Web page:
The Global Supply Chain Strategies

Global trade is also known as international trade. This can be defined as the movement or exchange of goods from one country to another globally. Foreign exchange enables buyers worldwide to buy French wines, Colombian espresso, Korean TVs, and German cars. The global exchange between countries makes the world economy where costs are affected by various factors, such as global opportunities, trade rates, legislative issues, and protectionism (Kain & Verma, 2018). Political movements can affect expenditure and representative wages in a single nation in another country. Because of such moves, the cost of imported merchandise to neighborhood customers on everyday items could increase or decrease.

Four global supply-chain strategies are used in the world. The first one is called no international strategies, and it refers to the firms that have no intention of being a part of global trade and are involved only in domestic operations. A multi-domestic strategy is the second approach, and it refers to companies with headquarters in one country while their operations involve multiple countries (Bowersox, 2019). For such a strategy, firms use separate, semi-autonomous supply chains in each global region, while their international operations are treated as secondary compared to domestic.

The third strategy is called global strategy, and it entails that the company’s headquarters coordinate global operations, while logistics and supply-chain operations occur in regions around the world. There are some advantages and disadvantages of such a strategy. On the positive side, the company that applies global strategy can concentrate on multiple local markets, fulfilling the needs of local customers while taking advantage of global brands and products. Some of the challenges include the difficulty in responding to global customers in an integrated manner and difficulties in scaling. Finally, the transnational strategy refers to companies that handle regional operations globally while using headquarters to optimize the firm’s effectiveness and performance. In this strategy, the location of headquarters may be functional; for example, manufacturing operations may be handled in Asia, while financial operations are located in Europe or the United States (Bowersox, 2019). Transnational strategy facilitates a global focus of solution development and delivery and demonstrates significant economies of scale. On the contrary, such firms can have difficulties responding to each regional market’s uniqueness.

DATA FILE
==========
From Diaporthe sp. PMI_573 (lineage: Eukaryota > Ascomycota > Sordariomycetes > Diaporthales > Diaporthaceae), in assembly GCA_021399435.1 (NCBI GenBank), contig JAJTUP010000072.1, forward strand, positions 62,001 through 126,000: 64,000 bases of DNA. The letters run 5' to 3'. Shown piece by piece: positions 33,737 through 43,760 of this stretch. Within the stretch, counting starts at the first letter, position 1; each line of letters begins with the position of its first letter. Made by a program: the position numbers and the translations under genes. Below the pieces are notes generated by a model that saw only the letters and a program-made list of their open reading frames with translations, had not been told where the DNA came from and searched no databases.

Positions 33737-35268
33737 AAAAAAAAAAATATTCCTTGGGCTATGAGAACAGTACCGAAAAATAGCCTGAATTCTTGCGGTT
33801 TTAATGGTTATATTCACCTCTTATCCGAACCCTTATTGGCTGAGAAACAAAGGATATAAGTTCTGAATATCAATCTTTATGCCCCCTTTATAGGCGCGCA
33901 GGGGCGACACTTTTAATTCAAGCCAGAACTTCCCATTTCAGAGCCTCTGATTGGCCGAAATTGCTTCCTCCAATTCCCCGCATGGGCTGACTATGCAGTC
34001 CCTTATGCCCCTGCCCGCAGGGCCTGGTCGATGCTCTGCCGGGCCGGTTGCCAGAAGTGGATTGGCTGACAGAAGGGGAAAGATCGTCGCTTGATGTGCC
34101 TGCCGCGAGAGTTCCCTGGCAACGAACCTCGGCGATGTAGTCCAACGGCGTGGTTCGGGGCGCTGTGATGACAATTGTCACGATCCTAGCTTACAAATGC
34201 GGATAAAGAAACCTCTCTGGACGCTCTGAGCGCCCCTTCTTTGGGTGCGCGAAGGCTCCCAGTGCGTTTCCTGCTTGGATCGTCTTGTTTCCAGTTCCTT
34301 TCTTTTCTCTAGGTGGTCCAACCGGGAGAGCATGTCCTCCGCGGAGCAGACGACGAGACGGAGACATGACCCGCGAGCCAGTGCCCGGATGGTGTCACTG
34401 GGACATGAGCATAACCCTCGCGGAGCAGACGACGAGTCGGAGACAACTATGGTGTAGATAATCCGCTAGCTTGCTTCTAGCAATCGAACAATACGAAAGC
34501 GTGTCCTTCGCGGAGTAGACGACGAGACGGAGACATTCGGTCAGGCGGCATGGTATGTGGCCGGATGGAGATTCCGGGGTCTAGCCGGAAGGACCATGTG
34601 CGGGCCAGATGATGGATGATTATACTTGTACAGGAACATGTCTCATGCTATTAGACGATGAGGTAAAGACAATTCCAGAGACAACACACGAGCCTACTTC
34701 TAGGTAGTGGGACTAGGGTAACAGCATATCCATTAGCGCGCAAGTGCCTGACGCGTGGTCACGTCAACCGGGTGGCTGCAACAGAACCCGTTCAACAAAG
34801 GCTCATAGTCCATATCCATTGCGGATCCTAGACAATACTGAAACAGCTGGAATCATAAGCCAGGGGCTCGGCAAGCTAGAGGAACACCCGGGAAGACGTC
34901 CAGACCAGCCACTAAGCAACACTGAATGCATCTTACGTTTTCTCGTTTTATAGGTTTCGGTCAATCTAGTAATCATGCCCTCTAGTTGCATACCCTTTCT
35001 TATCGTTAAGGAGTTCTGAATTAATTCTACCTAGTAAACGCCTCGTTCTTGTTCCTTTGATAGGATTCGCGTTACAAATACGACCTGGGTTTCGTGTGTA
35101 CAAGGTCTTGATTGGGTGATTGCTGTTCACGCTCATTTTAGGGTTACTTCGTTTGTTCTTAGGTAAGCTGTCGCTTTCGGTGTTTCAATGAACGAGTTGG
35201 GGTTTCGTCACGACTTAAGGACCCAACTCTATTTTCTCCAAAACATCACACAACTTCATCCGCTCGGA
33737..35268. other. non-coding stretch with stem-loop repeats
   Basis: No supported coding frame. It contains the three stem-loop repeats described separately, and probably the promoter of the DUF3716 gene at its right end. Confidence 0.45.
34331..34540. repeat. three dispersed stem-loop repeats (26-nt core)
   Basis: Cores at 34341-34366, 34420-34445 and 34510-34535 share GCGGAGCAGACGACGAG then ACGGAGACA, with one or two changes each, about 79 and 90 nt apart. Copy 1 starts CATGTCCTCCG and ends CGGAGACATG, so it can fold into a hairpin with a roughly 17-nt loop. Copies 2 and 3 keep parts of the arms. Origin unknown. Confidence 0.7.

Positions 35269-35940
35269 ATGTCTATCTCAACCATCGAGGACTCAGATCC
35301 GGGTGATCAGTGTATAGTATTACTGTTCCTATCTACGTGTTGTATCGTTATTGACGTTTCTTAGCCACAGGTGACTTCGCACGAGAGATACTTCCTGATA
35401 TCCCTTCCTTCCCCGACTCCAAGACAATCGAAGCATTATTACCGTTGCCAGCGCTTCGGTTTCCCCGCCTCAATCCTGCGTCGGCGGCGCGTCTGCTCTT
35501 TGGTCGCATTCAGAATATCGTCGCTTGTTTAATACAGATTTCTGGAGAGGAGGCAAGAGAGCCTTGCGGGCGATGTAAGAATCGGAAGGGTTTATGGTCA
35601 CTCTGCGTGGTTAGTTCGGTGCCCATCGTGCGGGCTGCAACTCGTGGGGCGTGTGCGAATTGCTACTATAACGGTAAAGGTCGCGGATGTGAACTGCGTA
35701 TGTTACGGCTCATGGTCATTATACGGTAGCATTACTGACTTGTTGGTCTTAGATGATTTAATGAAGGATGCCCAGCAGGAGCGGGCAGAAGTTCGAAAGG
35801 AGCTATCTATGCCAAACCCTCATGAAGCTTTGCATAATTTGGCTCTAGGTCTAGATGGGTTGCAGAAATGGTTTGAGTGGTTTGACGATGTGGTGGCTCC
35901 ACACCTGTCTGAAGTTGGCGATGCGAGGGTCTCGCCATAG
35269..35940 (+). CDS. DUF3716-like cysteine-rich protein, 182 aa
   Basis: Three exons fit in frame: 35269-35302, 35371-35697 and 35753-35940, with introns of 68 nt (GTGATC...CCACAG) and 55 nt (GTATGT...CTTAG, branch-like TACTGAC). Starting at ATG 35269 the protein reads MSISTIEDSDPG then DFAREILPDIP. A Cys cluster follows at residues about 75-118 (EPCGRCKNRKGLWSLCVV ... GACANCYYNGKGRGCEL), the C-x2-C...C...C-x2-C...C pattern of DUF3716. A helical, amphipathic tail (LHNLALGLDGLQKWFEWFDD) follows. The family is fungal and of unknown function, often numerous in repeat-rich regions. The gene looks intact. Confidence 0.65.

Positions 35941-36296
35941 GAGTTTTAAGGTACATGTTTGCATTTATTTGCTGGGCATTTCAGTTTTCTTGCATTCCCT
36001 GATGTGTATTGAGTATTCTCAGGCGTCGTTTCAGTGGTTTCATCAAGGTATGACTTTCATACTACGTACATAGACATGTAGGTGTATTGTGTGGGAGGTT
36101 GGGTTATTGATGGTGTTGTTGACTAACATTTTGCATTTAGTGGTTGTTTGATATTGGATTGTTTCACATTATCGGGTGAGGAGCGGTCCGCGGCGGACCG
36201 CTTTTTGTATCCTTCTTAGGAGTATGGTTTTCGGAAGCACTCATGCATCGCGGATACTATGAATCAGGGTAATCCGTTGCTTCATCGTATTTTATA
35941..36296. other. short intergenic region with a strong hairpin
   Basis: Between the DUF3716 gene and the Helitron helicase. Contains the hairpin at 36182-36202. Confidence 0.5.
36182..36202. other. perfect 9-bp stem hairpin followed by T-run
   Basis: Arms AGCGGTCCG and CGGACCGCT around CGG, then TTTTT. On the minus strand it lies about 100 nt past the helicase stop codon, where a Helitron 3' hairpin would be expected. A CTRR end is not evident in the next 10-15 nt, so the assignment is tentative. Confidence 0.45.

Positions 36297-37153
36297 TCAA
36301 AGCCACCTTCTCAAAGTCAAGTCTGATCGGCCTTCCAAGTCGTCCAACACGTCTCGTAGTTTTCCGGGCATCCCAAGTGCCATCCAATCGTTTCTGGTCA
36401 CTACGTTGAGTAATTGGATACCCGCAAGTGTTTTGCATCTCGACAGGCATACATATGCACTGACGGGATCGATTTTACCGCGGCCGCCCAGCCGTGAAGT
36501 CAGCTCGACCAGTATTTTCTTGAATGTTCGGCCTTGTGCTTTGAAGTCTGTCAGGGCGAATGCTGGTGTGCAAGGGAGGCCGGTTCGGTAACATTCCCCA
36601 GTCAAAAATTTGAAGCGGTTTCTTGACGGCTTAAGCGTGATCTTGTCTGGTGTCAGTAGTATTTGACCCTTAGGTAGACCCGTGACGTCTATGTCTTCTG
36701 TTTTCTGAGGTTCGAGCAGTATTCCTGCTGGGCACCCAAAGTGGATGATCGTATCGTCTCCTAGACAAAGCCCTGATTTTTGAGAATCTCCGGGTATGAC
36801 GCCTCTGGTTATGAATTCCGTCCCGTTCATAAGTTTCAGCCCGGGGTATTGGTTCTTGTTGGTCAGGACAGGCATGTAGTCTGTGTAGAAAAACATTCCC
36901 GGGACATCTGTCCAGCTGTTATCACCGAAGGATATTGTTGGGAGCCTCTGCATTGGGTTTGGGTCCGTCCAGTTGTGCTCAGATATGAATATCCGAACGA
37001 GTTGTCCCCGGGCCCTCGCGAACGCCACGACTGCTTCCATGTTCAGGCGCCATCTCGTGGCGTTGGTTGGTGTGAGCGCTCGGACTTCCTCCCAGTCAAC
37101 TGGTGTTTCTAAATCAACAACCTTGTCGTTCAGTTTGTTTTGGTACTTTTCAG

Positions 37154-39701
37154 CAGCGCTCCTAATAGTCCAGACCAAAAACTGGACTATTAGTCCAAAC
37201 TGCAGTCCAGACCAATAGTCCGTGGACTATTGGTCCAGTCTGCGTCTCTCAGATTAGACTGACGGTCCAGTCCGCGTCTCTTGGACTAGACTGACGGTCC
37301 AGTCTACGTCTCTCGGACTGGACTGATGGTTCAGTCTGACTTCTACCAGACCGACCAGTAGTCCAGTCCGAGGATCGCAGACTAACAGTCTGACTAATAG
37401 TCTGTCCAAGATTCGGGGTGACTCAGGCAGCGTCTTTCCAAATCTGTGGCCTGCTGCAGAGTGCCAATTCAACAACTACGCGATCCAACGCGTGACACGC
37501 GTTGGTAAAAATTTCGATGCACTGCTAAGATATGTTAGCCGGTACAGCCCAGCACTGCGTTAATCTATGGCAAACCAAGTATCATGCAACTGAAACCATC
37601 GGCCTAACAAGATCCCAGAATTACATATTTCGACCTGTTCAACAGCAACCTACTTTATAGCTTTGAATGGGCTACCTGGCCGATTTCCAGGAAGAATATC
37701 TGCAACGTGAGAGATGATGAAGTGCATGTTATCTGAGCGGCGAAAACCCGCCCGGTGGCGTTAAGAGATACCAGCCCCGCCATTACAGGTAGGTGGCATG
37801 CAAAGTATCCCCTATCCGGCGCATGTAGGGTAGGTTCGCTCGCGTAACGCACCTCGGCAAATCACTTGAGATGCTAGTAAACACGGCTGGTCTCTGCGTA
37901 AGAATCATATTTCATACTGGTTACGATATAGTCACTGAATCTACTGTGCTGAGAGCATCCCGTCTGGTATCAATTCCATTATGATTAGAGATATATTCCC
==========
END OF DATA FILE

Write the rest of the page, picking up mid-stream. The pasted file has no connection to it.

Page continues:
One of the rationales for globalization is decreasing the cost of production. This can be done by involving low-cost-country sourcing. Seeking out suppliers in low-cost countries increases possibilities of sources diversification. Thirdly, globalization exposes a firm to state-of-art product and process technologies (Bowersox, 2019). Finally, companies that operate globally can increase their revenue by enhancing local presence in foreign regions.

Developing a global services strategy has several challenges in transportation and initiatives. First, the constraints that a company could meet include local content laws, restrictions, and price surcharges. Secondly, global services strategy requires higher complexity of planning to support the operations (Bowersox, 2019). Hence, the performance cycle structure, transportation negotiations, alliance, and information system integrations should be developed and implemented in the process.

Deciding to engage in global sourcing is a challenging task for many companies. Multiple factors should be considered when the company considers such a strategy. One of the primary factors is knowing and understanding of differences between the major geographies of regions selected for global sourcing. Each region has its own set of important characteristics for international business. Those characteristics include infrastructure development, human capital, and political environment. The infrastructure is important to consider as it involves the transportation rights-of-way and capacities, rail, ports, and airports. The infrastructure in the region must be able to support and provide opportunities for achieving business objectives.


Bowersox, D. (2019). Supply Chain Logistics Management (5th Edition). Mcgraw-Hill Higher Education (US).

Kain, R., & Verma, A. (2018). Logistics Management in Supply Chain–An Overview. Materials Today: Proceedings, 5(2), 3811-3816.

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